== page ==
The political rebuke voters delivered to Democrats in Virginia has not given the White House second thoughts about President Joe Biden’s ambitious policy agenda but is making some Democrats in swing states nervous.
Since the Republican victory in the Virginia governor’s race on Tuesday, the White House message to Democrats facing competitive elections has been simple: Pass the social spending and infrastructure bills soon, or face defeat in the more consequential battle to keep control of the House of Representatives and Senate in 2022, according to administration officials and allied Democrats.
Voters are “upset and uncertain,” Biden said on Wednesday, when asked about the Virginia result.
Democratic congressional leaders are seeking to pass a $1.75 trillion budget bill and $1 trillion infrastructure bill this week. House Speaker Nancy Pelosi answered: “No” when a reporter asked whether the Virginia outcome would cause her to throttle back on Biden’s “Build Back Better” legislation.
There was still no action on possible votes on Thursday, as worries persisted, especially among moderate Democrats, about whether the bills include the right mix of social spending, taxes and climate programs to provide political cover in next year’s elections.
Democratic Representative Jared Golden of Maine is one of several moderates who will not vote for the social spending bill without an estimate confirming it is fiscally responsible from the nonpartisan Congressional Budget Office.
He expressed concern on Wednesday that the bill’s tax provisions, including a credit for parents, are not sufficiently targeted to low-income people.
Centrist Democratic Senator Joe Manchin, a major roadblock to getting Biden’s agenda passed, reiterated on Wednesday that Democrats should “take our time” on the spending bill, which has already been cut back from an original $3.5 trillion price tag.
A New Jersey Democratic consultant who works on congressional races said Democrats “need to pass infrastructure as soon as humanly possible and start from scratch on a spending bill and run as far away from the left as they can.
“If somebody has, especially in New Jersey, the gumption or wherewithal to side with Manchin, they are going to be a lot better off,” said the consultant, requesting anonymity in order to speak candidly.
New Jersey Democratic Governor Phil Murphy won re-election on Tuesday in an unexpectedly close contest in a state where Democratic voters outnumber Republicans by more than 1 million.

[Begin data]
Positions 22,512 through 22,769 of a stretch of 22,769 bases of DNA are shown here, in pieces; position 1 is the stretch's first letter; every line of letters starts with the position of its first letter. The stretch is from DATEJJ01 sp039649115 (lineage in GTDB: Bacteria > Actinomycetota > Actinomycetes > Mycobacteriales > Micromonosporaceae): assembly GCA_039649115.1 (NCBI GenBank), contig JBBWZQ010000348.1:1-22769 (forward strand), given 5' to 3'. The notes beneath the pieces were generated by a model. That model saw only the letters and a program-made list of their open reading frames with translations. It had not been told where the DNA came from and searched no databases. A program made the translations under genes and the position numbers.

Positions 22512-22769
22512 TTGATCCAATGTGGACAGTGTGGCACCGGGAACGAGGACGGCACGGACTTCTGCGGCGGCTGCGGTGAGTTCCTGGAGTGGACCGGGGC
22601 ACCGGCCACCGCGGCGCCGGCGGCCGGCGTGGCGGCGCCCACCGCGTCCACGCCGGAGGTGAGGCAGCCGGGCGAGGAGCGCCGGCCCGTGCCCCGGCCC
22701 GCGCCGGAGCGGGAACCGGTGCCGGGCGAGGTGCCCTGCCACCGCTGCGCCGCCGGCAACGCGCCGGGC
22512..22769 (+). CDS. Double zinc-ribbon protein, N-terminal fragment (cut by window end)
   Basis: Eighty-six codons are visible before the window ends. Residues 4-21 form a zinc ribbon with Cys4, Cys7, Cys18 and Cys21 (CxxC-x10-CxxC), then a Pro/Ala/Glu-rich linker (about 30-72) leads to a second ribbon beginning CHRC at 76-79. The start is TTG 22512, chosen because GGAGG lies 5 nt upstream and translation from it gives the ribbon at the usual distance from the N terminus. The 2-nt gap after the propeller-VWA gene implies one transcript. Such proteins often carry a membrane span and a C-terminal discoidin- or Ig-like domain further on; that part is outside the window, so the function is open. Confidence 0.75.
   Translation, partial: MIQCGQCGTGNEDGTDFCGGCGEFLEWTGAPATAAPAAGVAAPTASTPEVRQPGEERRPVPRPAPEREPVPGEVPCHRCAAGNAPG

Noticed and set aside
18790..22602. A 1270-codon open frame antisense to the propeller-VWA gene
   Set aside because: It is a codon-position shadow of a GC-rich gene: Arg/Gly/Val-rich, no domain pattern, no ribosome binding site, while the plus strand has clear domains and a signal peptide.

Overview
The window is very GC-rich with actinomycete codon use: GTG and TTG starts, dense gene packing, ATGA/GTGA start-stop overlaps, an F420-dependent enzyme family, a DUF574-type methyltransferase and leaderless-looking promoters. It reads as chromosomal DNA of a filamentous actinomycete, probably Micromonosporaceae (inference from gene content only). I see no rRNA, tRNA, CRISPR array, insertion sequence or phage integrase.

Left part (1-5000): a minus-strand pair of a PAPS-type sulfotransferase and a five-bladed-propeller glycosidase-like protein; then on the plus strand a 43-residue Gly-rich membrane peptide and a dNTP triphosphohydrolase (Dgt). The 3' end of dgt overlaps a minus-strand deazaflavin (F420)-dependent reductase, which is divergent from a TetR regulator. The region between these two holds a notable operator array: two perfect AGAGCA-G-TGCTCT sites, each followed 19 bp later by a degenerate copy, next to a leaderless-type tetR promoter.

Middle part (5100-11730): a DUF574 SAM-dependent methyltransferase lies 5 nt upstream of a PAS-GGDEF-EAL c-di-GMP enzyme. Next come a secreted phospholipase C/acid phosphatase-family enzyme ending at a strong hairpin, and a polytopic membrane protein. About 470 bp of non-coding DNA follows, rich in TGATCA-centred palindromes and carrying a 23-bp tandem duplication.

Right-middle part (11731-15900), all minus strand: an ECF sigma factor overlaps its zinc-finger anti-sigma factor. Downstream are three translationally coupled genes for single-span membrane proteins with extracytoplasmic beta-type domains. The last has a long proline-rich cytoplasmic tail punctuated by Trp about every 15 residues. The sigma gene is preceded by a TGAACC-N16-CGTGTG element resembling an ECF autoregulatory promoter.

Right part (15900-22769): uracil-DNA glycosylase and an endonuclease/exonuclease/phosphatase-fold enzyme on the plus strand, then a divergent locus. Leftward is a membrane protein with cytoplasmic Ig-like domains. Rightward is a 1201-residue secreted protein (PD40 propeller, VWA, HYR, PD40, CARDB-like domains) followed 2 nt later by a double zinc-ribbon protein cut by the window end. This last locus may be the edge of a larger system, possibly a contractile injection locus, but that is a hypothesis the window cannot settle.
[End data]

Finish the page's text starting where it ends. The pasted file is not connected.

AN EYE TOWARD 2022
For their part, liberal Democratic lawmakers are telling the White House they want more social programs and tax hikes on the wealthy in the spending package as well as action on voting rights, immigration and gun rights even if it means barreling past Republicans, who are united in opposition to such measures.
An even more vocal group of Democratic moderates has been in regular touch with White House policy and political aides amid concerns that while many of the proposals poll well, the sheer size of the package could give Republicans political ammunition at the polls next year.
Still, most Democrats expressed confidence publicly in the Biden agenda’s power to improve the party’s political standing once it is passed.
In a New Jersey district that Republican then-President Donald Trump narrowly carried in 2020, Democratic Representative Andy Kim said constituents are focused on the coronavirus pandemic, the need to repair 40 structurally deficient bridges, delivery of broadband services to rural areas and “how do we get back to work.”
He said in an interview that the latter issue ties directly into Biden’s proposed social investments that include federal benefits to help defray the high costs of childcare so that parents can hold down jobs.
Democratic Representative Matt Cartwright, whose Pennsylvania district is considered a toss-up next year, said that once the two bills are enacted and voters realize the benefits from them, poll numbers will rise for Biden and congressional Democrats.
“The current issues are evanescent,” Cartwright said. “They go away. By the time of the 2022 election, they will be a distant and dim memory.”